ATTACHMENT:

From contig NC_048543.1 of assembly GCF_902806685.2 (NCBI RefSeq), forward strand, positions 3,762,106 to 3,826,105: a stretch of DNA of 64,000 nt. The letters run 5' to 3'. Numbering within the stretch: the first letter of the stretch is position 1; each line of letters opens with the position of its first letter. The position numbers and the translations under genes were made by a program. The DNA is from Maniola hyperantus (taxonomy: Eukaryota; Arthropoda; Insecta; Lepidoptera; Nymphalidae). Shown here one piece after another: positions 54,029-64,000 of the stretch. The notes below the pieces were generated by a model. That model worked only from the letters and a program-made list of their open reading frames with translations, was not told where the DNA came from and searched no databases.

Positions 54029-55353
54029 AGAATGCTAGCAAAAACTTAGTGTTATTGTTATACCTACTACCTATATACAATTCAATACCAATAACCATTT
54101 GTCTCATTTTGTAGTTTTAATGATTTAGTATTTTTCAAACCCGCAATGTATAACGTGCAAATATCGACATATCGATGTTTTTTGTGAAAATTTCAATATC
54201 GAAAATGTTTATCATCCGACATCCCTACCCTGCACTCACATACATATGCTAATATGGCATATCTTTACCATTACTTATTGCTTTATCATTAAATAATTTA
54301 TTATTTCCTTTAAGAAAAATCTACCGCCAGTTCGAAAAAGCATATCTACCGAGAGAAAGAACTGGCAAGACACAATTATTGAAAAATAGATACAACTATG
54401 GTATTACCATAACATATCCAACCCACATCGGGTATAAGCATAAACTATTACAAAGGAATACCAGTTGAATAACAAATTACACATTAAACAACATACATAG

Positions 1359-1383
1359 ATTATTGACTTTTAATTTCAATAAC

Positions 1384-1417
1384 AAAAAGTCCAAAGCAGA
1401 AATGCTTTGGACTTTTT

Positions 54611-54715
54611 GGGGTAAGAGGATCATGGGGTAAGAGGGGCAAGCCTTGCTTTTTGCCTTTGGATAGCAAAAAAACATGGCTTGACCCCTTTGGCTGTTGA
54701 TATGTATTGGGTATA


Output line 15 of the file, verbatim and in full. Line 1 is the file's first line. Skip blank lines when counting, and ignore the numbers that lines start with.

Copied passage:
54701 TATGTATTGGGTATA